September 25, 2017
College of Architecture, Planning & Design presents new exhibit 'A College is Formed'
The College of Architecture, Planning & Design, or APDesign, presents its first exhibit of the 2017-2018 season with a retrospective look at the history of the programs in APDesign and the migration to Seaton Hall and its recent remodeling and the addition of Regnier Hall.
The exhibit, "A College is Formed," reviews both the cultural milestones and physical building history of the college. It is open to the public beginning Sept. 25 through Oct. 20 in the Seaton Hall Chang Gallery and the new Barb and Casey Cassias Gallery in Regnier Hall. The galleries are open from 8 a.m. to 5 p.m. Monday-Friday.
APDesign is a composition of programs and courses of study, purposed to teaching quality design and planning. The exhibit follows the creation of these components, first offered across the university, and later coalescing into the formation of the College of Architecture in the 1970s, evolving over more than 50 years into the comprehensive college, APDesign, as it is known today.
"We believe that the physical environment is intrinsically linked to the cultural life and development of the place surrounding it," said Christopher Fein, curator for the exhibit and visiting assistant professor in the architecture department. "The exhibit exposes both the old and new connections between the culture and place through these galleries."
The show is split between the two galleries: the Chang Gallery in Seaton Hall, which focuses on the cultural history of the college, and the Barb and Casey Cassias Gallery in Regnier Hall, which focuses on the physical history of the college. It includes the locations of the college on campus, and the evolution of the architecture complex. The exhibit is organized around a timeline in which core curricular changes become the defining points. The curricula that have been highlighted are often accompanied by major transitions in both the studio culture and the physical location of the college.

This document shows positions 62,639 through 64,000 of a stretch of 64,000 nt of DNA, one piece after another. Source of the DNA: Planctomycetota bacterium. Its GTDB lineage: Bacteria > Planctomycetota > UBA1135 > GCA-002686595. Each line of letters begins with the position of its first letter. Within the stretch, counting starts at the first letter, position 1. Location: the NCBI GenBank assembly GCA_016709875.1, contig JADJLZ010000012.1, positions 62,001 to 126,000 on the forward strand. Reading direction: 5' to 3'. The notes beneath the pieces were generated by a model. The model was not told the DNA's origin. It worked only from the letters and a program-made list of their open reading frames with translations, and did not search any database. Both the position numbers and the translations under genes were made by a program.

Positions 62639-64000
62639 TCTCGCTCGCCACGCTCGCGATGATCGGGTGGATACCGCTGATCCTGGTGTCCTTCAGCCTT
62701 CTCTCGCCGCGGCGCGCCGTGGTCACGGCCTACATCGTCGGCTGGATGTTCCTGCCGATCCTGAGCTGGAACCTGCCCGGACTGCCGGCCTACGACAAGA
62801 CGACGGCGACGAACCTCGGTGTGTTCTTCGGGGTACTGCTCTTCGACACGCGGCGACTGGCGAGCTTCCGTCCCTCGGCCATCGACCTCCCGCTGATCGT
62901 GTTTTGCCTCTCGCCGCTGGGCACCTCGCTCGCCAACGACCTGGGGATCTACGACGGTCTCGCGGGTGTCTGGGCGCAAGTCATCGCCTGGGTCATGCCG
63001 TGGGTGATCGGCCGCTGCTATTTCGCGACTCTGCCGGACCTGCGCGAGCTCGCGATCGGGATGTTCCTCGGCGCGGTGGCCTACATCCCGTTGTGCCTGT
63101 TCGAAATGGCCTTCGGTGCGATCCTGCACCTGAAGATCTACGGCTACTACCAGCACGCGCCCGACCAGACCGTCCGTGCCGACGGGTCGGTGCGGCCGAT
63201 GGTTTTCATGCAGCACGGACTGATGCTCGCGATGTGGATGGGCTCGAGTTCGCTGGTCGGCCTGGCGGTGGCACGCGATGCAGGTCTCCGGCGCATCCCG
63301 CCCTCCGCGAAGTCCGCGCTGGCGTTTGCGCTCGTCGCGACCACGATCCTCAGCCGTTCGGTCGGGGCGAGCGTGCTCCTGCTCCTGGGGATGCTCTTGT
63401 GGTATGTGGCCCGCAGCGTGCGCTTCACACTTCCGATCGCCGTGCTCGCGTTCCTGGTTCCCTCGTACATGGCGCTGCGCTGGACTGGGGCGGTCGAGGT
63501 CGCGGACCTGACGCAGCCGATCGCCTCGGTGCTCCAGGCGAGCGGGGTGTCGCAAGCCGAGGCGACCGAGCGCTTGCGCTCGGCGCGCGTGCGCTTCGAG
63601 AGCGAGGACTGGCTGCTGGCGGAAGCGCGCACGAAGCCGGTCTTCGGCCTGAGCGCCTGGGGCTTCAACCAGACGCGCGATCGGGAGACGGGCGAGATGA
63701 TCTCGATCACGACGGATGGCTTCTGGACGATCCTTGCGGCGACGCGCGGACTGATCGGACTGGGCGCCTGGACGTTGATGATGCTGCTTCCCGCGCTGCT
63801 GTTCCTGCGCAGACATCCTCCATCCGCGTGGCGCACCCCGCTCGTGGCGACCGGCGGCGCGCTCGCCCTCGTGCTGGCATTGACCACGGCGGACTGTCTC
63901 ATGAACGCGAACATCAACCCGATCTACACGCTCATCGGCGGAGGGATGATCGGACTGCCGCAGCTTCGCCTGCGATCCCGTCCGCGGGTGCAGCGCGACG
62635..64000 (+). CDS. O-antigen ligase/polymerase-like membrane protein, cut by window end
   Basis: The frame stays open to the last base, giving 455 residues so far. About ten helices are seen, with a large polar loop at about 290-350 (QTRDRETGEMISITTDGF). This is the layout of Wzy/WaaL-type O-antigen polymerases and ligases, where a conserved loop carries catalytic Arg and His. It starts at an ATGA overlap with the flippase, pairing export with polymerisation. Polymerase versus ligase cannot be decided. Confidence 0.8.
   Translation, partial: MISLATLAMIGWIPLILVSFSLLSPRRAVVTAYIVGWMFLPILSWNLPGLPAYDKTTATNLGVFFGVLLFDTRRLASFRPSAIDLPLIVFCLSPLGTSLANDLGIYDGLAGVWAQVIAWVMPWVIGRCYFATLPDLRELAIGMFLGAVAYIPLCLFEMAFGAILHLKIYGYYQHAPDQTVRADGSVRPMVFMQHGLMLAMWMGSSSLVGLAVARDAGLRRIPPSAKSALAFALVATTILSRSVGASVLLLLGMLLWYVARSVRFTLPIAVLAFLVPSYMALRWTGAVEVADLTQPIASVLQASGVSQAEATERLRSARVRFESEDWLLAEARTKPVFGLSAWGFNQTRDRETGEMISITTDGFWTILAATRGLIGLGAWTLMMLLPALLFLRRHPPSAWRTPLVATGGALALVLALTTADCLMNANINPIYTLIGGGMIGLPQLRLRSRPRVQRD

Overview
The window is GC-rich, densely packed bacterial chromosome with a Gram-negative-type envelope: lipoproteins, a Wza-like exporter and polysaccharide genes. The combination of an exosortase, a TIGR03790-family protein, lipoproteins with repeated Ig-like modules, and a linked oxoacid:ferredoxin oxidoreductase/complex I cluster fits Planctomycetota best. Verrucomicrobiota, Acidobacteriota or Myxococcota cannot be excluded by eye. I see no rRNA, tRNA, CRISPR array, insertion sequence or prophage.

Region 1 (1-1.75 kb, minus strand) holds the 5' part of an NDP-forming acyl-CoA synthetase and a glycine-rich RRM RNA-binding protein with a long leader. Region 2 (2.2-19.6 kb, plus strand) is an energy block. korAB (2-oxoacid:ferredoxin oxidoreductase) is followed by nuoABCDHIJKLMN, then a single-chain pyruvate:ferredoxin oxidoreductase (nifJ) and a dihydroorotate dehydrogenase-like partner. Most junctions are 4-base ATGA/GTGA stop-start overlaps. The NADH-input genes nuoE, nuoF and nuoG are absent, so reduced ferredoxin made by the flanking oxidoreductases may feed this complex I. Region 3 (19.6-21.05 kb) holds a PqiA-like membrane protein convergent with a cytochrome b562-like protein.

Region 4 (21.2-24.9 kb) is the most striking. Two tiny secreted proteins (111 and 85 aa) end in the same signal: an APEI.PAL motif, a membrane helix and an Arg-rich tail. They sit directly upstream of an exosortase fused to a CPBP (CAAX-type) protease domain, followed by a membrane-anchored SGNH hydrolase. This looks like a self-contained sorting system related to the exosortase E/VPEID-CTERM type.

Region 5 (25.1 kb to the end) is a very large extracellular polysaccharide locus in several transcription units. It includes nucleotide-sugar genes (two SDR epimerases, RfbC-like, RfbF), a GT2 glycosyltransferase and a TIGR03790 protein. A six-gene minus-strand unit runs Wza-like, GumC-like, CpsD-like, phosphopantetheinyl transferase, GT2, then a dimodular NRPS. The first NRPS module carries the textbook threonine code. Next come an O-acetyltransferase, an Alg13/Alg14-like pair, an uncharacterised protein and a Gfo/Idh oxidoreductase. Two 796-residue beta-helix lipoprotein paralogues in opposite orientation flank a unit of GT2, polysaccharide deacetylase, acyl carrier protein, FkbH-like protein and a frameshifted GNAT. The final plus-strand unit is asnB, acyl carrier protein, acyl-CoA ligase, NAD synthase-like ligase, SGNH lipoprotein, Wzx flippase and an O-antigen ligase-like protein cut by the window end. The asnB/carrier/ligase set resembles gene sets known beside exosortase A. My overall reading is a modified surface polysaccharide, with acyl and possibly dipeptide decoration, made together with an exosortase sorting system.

By examining the visual connection between the cultural history and the building context, showing where the college was housed for more than a century, the direct relationship between place and culture has been illuminated for all to see and to share. With the opening of Regnier Hall, the exhibit is an opportune moment to look closely at this relationship, not only to predict, but also to understand how the new building will impact the culture of APDesign for generations to come.
"This exhibit captures the history of our college at an important juncture, the opening of our 21st-century facility," said Tim de Noble, professor and dean of the college. "It is not only an informative romp through our physical and cultural history, but a delightful exposition of artifacts, pedagogical and constructive, documenting our unique evolution."
The following APDesign students were integral in the development, research and instillation of this exhibit:
Alyce Isabela Torres, Manhattan; and Brad Gollwitzer, Shawnee.
From Missouri: Morgan Brown, Columbia; Aaron Church, Hughesville; Tyler Arndt, Independence; Olivia Ashbrook, Kansas City; Dipen Patel, Raymore; and Jeremy Migneco, St. Louis
The following also are included in the creation and implementation of the exhibit:
- Adrienne Yoxall, interior designer, The Ebert Mayo Design Group.
- Tim de Noble, professor and dean, College of Architecture, Planning & Design.
- Becky O'Donnell, project coordinator, College of Architecture, Planning & Design.
- Chris Fein, visiting assistant professor of architecture.
- Bruce Wrightsman, assistant professor of architecture.
- Cliff Hight, associate professor, Hale Library; and staff.
- Brad Gollwitzer, master's student in architecture.
- Ennead Architects
- Katie Kingery-Page, associate professor of landscape architecture and regional & community planning.
- Lisa Church
- Lisa Shubert, assistant to the dean, College of Architecture, Planning & Design.
- Lynn Ewanow, associate professor and associate dean, College of Architecture, Planning & Design.
- Matt Knox, professor and department head, architecture.
- Maxine Ganske, director of the Weigel Library.
- Nathan Howe, associate professor and department head, interior architecture & product design.
- Ray Streeter, associate professor of architecture.
- Richard Thompson, instructional technologist, College of Architecture, Planning & Design.
- Stephanie Rolley, professor and department head, landscape architecture and regional & community planning.
- Todd Gabbard, associate professor of architecture.